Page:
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Relapse Prevention

Even after the physical dependence on alcohols has been removed, the emotional and mental aspects to alcohol addiction can still cause a relapse. Although it can seem like the alcohols are no longer an issue if you haven’t used for a while, learning about relapse prevention strategies is important if you want to avoid falling into your old habits. Most alcohol rehab centres consider relapses a potentially serious issue and will teach users to focus on avoiding relapse in the future.

Understand that there are several stages to a relapse. It isn’t just a flash of desire that takes control unexpectedly; it builds up over time and eventually leads people back to the substance. The three stages can be simply classified as emotional, mental and physical relapse, and the first two are vital to relapse prevention. Stopping the feelings which lead to relapse when they first arise is better than letting them continue and gain power.

The initial stage of relapse is emotional. In this stage, the person doesn’t explicitly think about their addiction, but they are subconsciously being set up for a relapse. Feelings of anger, anxiety, isolation and defensiveness are mixed with neglect of eating and sleeping. The person will also avoid meetings which help them fight addiction and other forms of help. This combination makes it more likely they will turn back to alcohols in the future.

The next stage is mental relapse. This involves slipping back into a “alcohol user” frame of mind, with a focus on past use. The person will glamorise their past use, think about situations and times in which they’ve used, the friends they used with and start to plan for a relapse consciously. This may seem an easy stage for relapse prevention, because the issue is being indentified directly, but the emotional stage that preceded it can make it difficult to want to change. The final stage, physical relapse, involves actively seeking alcohols, and if the relapse gets to this point it is very difficult to prevent.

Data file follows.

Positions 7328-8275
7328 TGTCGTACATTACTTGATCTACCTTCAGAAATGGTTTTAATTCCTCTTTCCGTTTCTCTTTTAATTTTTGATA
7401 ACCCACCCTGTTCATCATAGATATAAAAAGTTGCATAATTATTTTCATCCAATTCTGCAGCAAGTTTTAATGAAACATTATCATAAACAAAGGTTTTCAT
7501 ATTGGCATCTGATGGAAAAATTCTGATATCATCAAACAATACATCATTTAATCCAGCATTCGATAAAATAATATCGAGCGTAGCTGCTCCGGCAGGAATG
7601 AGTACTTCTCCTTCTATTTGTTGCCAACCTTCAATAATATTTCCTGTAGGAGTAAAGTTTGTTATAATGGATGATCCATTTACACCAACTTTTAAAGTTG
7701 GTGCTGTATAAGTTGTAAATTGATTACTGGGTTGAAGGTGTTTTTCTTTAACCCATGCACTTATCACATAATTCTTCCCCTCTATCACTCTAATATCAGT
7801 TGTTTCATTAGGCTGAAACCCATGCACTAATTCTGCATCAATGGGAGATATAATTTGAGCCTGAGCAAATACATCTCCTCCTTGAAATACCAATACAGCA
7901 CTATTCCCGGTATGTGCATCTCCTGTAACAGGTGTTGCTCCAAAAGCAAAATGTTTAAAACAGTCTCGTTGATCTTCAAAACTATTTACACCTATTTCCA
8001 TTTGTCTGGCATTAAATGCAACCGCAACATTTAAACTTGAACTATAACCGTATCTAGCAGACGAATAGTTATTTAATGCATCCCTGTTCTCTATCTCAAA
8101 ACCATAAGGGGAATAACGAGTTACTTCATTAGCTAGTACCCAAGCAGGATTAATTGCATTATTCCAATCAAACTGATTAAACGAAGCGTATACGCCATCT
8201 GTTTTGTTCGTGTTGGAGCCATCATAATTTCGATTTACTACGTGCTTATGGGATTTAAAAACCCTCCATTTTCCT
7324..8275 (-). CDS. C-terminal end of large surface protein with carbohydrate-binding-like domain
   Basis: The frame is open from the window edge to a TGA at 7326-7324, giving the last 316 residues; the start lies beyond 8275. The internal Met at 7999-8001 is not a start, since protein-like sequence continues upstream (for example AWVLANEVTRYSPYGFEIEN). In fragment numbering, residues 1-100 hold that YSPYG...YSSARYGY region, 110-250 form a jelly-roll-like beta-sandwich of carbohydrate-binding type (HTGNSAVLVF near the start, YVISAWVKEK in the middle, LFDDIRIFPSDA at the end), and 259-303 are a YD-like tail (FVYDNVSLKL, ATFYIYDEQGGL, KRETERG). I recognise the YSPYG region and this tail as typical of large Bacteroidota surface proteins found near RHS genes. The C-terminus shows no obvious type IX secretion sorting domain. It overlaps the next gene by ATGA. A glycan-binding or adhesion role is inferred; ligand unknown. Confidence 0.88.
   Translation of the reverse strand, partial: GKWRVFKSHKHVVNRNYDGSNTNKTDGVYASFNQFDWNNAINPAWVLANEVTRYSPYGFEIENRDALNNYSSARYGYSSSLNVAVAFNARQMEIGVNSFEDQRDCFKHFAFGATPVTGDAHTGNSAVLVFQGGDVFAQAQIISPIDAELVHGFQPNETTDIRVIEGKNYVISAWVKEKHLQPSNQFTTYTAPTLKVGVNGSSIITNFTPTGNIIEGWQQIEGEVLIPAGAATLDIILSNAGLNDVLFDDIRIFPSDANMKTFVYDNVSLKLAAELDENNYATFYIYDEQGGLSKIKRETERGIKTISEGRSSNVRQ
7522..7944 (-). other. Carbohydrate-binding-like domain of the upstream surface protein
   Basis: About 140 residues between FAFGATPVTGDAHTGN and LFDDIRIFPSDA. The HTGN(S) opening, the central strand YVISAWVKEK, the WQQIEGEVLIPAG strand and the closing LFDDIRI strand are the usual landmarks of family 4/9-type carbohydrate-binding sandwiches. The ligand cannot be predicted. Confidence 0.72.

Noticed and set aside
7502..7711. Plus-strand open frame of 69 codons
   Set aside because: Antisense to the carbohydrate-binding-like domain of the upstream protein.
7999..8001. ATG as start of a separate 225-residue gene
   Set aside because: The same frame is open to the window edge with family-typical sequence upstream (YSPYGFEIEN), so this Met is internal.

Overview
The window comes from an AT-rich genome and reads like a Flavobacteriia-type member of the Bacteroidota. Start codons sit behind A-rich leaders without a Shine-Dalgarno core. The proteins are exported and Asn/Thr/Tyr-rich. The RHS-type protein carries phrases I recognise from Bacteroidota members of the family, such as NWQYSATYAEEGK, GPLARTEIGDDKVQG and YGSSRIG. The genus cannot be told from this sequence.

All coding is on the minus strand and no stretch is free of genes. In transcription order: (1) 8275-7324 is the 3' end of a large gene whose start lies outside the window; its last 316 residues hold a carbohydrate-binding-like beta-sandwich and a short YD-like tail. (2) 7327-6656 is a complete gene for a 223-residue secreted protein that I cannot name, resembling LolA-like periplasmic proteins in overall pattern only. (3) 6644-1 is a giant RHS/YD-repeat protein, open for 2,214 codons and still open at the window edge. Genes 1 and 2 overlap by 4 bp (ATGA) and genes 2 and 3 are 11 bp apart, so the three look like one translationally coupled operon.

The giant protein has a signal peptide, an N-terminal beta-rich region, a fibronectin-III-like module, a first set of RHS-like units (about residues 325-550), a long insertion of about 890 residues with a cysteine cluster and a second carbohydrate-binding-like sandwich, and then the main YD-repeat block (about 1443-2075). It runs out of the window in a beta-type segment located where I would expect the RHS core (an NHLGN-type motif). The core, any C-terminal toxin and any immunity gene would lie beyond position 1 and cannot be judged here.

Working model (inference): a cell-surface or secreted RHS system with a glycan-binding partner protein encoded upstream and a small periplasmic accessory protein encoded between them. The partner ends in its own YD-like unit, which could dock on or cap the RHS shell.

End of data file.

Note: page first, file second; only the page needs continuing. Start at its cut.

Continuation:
The most important technique for relapse prevention is identifying the pre-cursors from the steps above. After going through a comprehensive alcohol rehab program, you should understand the factors which lead to your alcohol use and be prepared for the difficult process ahead. Stay vigilant and don’t feel as if your addiction is “cured” as a result of any actions you’ve taken. When you become addicted to alcohols, connections form between different elements in your life and your use, and these elements will always push you towards alcohols. However, the impact will be reduced as your sobriety continues.

If you find that you are suffering from the emotional symptoms of alcohol relapse, you should focus on other ways to deal with them. Continue to take care of yourself, find ways to reduce your stress levels and be willing to ask for help. You should start meditating or going for walks to relax and feel better. Then you will avoid fantasising about your alcohol use. Alcohols become an easy route out of your problems, and this leads to physical relapse.

If you find yourself fantasising about your alcohol use, you have to follow the story through to the end. You may have found that alcohols provided relief from day-to-day anxieties or stresses, but they also have a dark side which caused you to stop taking them originally. If you start taking alcohols again, the entire story will repeat, with both the positive and negative aspects. Taking things one step at a time is an important technique in relapse prevention. You shouldn’t be trying to stay clean “forever,” instead, try to stay clean for a month, a week, a day or even the next hour. When you’ve succeeded, start again. It’ll get easier every time through.

Get in touch with us if you’re having problems dealing with relapse prevention. We provide free advice on the different alcohol rehab facilities available and can help with a wide range of issues. We can help you with additional strategies for relapse prevention, and provide telephone counselling, for a small fee. Relapse prevention is one of the most challenging aspects of tackling addiction, and you shouldn’t face it alone.

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